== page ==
Next month will mark 34 years since 36-year-old Patricia Howell Jacobs’ body was found in the Neches River in Port Arthur, Texas.
Daniel Andrew MacGinnis, 63, entered a guilty plea Tuesday for her murder and was sentenced to 20 years in prison, according to the Texas Department of Public Safety. He will serve this sentence with a concurrent 199-year sentence on unrelated drug and weapons charges in Tyler Co., Texas.
Before Jacobs’ remains were discovered, she was last scene at the Silver Spur Nightclub in Silsbee, Texas, on Oct. 5, 1988. Around a month after her murder, Jacobs’ drivers license and other items were found under a bridge in near Kountze, Texas.
“Investigators identified MacGinnis as a suspect after two other incidents involving women but did not have enough evidence to charge him in Jacobs’ case,” said authorities.
Over the following decades, Jacobs’ family refused to give up. In 2018 – 30 years after her murder – they reached out to the Texas Rangers Unsolved Crimes Investigation Program. This program was created in 2001 by the Texas legislature “to provide Texas law enforcement agencies with a process for investigating unsolved murders or what appear to be serial or linked criminal transactions.”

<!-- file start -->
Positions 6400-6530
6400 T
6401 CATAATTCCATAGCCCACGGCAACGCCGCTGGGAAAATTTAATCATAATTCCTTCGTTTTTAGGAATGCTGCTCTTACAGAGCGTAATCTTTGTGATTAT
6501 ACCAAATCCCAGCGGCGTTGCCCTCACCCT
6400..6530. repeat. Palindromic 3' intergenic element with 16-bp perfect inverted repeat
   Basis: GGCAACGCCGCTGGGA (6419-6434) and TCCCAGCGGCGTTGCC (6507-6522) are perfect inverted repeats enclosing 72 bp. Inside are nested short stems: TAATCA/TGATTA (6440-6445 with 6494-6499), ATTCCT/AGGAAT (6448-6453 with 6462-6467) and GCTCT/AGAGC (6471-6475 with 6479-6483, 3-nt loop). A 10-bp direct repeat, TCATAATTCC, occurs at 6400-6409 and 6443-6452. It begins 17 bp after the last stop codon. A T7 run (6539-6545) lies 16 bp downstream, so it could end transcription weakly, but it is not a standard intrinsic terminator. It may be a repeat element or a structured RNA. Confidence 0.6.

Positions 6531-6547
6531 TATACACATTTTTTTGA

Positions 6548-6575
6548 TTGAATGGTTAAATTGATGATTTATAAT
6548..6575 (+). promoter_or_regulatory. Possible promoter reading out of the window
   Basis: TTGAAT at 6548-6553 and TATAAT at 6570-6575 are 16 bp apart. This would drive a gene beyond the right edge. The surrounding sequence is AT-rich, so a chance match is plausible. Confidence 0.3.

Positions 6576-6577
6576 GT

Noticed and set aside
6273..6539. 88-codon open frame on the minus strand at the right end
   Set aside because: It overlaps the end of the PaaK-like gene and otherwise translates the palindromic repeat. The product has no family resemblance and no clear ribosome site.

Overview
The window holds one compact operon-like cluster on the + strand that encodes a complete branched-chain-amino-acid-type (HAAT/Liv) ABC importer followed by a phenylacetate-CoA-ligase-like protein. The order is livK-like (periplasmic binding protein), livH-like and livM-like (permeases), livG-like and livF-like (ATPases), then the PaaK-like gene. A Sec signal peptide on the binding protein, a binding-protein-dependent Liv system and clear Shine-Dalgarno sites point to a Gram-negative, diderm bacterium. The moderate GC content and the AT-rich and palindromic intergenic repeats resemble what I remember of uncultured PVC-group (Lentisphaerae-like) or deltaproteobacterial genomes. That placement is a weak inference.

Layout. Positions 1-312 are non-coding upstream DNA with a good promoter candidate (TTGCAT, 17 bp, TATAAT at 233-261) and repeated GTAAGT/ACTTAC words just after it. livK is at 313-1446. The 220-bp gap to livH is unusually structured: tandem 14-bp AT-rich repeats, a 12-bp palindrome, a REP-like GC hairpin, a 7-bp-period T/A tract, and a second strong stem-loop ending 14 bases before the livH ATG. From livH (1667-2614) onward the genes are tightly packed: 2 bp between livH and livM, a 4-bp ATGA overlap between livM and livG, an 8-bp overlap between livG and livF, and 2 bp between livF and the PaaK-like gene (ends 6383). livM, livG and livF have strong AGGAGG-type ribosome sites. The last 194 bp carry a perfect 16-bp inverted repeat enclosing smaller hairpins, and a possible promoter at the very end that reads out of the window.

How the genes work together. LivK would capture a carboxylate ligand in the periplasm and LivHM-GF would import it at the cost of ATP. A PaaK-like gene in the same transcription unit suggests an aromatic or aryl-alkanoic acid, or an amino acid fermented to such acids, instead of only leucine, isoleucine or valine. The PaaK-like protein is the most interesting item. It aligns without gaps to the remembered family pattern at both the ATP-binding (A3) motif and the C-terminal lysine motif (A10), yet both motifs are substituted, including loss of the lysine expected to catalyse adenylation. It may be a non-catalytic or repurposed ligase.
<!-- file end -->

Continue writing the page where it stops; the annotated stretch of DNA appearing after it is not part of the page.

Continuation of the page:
Upon learning about the case, the Rangers decided it warranted further investigation.
Authorities submitted clothing that had never been DNA-tested and other items were identified and the evidence to the Houston DPS Crime Lab for testing and retesting as part of this new investigation. When new DNA evidence was Combined DNA Indexing System (CODIS), it matched with MacGinnis.
After the DNA evidence was confirmed and investigators interview MacGinnis, he was finally charged with Jacobs’ murder in Jefferson County, Texas.
According data cited by Project Cold Case, an advocacy group, nearly 185,000 cases of homicide and non-negligent manslaughter in the U.S. went unsolved from 1980 to 2019, including 86,484 in Texas.